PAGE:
Sharp’s Life and Letters of Joseph Severn finally appeared in late February or early March, and in March, A Fellowe and His Wife was published by Osgood, McIlvaine & Company in London and Houghton and Mifflin & Company in Boston. It was issued simultaneously in Germany in the Tauchnitz Collection of British Authors. In early March Sharp visited Thomas Hardy in Dorset and produced an article on Hardy that appeared in the July Forum. On March 9, he wrote a letter to a new friend, J. Stanley Little, an art critic who lived with his brother George Leon Little, a painter, in Bucks Green, a small village in Sussex. He asked Little if he knew of any cottages or small houses (two sitting rooms, four bedrooms, and near a station) available for a modest rental. He would come down and see anything that might be suitable.

By mid-April, the Sharps had given up their rented rooms in Kensington. The return address on his April 13 letter to E. C. Stedman — 16 Winchester Road | Swiss Cottage — was the home of Edith and Frank Rinder. He told Stedman he was about to go to France for some weeks and continued: “The ‘Old Adam’ calls me, and alas I am weak.” Elizabeth, he said, had gone with friends to the Isle of Wight for a week or so and would join him in Paris “three weeks hence.” He added this passage: “My love to Mrs. Stedman — but do not let her know that I am a backslider, as she already has but an indifferent opinion of my much-tried virtue. I really am going to reform — but ‘owing to unavoidable circumstances’ must not begin all at once or too hurriedly!” It is hard to read such a passage without speculating that Elizabeth and William, in all their moving about and absences from each other, were attempting to adjust to the presence of Edith Rinder in their lives, trying to find spaces and places for Edith and William to be together. Some of his letters from France imply Edith was with him for at least part of his first two weeks there. His desire to be alone for periods of time with Edith, which Elizabeth seems to have accepted, may have been a factor in the plans for a house in Sussex.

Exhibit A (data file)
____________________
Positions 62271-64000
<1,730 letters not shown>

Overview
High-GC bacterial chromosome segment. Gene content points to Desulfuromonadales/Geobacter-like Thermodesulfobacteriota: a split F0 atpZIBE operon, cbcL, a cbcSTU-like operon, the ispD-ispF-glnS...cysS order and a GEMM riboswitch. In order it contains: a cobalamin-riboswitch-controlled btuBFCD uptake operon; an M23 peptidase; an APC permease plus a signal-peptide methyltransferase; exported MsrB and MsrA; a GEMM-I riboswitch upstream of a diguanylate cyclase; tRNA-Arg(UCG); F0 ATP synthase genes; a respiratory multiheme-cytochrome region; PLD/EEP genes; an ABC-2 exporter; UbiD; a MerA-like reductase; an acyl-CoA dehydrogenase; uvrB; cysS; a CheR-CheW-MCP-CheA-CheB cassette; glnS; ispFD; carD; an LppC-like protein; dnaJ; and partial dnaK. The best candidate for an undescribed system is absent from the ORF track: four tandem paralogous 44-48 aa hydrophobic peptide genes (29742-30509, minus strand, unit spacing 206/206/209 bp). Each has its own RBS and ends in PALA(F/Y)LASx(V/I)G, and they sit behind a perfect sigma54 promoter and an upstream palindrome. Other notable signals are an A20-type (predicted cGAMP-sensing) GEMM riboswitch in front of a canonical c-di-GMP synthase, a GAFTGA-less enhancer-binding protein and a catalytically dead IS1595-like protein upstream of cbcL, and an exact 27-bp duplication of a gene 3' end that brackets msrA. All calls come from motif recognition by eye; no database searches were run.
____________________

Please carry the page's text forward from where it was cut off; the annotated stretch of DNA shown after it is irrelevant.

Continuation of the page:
Before he left for Paris Sharp returned the proofs of the “Sospiri di Roma” section of Flower o’ the Vine to Charles Webster along with the manuscript of a new poem entitled “Epilogue | Il Bosco Sacro | To __________.” In the letter accompanying the proofs, he said he would not “let Sospiri appear again without the ‘Epilogue’ — which, to my mind, is one of the most essential things in the book.” It is a love poem in which the speaker, Sharp, is alone in a sacred grove [Il Bosco Sacro] on the Campagna where

The Dusk, as a dream;

Steals slowly, slowly,

With shadowy feet

Under the branches

Here, in the woodland,

Hushfully seeking

the Night, her lover.

As dusk slowly turns into darkness there is silence, “Rest, utter rest | Utter peace.” Then, suddenly, the speaker hears “thrilling | Long-drawn vibrations! | Passionate preludes | Of passionate song!” But the “wild music” and the “sweet song” are only a memory that soon fades. The speaker recalls a day of rapture in the sacred grove:

Here, where we gather’d

The snow-pure blossoms,

The Flowers of Dream:

Here, when the sunlight

On that glad day

Flooded the mosses

With golden wine

And deep in the forest,

Joy passed us, laughing,

Laughing low,

While ever behind her

Rose lovely, delicate.

Beautiful, beautiful,

The fadeless blossoms,

The Flowers of Dream.

He asks his beating, yearning heart to be sill as now there is only silence.

Here, where the moonlight,

Lies like white foam on

The dark tides of night.

Here is one only,

Longing forever,

Longing, longing

With passion and pain.

He cries out to his “beloved,” but there is no answer, only silence. Still, he retains the memory of the rapture, the glad voice of his passion sings there “Out of the heart of | The fragrant darkness.” His “soul’s desire” is “never| Lost though afar, | My Joy, my Dreams.” The poem ends: